Recently, “Magic” Johnson has cited that the personal restrictions with being the President of Basketball Operations, especially after failing to make the playoffs with LeBron James, was part of the reason for him to move on from the Los Angeles Lakers. He would much rather be completely available and free of any “tampering” label to mentor Ben Simmons. This being the scenario, point blank, I am all for it. It’s worth noting as well that Johnson is not the only player on the list for Simmons to learn from. Other notables were Julius Erving and Kobe Bryant, both from the Philadelphia Sixers or Lakers pedigree. Just as important, Simmons has gone on record before to correlate his commitment to the Sixers alongside post-season success in Philadelphia. If this mentoring between Simmons and Johnson can bring out a better player on this team, then this potentially means that Simmons could be in a Sixers jersey for a long time. Find me a person in Philadelphia who doesn’t want that and I’ll show you a liar.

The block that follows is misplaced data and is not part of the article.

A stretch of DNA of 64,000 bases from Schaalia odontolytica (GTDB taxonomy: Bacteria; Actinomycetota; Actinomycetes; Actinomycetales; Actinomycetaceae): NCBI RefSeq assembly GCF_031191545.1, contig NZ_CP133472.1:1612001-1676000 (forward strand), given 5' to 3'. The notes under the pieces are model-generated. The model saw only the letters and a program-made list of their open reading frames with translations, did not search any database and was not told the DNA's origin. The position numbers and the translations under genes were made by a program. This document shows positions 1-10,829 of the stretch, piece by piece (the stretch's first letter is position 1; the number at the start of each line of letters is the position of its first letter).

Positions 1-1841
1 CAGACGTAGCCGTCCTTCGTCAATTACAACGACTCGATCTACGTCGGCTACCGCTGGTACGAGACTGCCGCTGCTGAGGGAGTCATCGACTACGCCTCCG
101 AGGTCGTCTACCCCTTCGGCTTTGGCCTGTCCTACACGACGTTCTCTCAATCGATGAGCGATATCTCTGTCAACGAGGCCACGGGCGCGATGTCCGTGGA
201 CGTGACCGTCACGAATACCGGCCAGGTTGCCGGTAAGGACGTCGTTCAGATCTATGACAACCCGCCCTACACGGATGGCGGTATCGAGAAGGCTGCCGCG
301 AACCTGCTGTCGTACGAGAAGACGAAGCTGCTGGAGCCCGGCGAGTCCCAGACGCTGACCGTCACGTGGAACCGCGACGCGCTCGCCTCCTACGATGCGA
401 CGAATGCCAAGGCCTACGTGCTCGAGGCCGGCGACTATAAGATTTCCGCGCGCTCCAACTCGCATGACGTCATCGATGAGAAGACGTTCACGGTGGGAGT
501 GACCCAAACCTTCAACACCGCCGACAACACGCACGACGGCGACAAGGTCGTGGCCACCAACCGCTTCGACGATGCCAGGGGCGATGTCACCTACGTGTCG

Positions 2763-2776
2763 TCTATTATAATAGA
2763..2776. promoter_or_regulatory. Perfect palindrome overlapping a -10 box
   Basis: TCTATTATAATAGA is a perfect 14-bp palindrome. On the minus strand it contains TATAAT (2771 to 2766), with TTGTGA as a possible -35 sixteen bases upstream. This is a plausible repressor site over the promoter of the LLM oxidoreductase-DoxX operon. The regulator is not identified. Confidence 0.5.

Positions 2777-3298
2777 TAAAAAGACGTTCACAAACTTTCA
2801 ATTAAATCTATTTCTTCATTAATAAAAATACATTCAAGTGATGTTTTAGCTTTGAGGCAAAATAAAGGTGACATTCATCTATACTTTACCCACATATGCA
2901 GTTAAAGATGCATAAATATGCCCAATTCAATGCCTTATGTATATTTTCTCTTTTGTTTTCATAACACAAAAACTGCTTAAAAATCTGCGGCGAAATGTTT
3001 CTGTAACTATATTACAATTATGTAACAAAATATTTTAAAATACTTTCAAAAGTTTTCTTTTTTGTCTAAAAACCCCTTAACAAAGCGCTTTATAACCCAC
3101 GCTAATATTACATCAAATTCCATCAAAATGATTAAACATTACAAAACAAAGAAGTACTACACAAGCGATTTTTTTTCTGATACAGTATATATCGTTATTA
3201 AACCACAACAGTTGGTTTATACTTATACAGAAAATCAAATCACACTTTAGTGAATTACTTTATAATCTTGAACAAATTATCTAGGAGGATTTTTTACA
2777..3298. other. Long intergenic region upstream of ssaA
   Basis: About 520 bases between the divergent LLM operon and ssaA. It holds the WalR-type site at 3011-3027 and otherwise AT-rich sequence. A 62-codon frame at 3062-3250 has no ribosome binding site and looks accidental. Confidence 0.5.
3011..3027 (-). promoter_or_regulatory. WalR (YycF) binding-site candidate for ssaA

“Magic” Johnson resigned as President of Basketball Operations for the Los Angeles Lakers, making himself available to mentor Ben Simmons.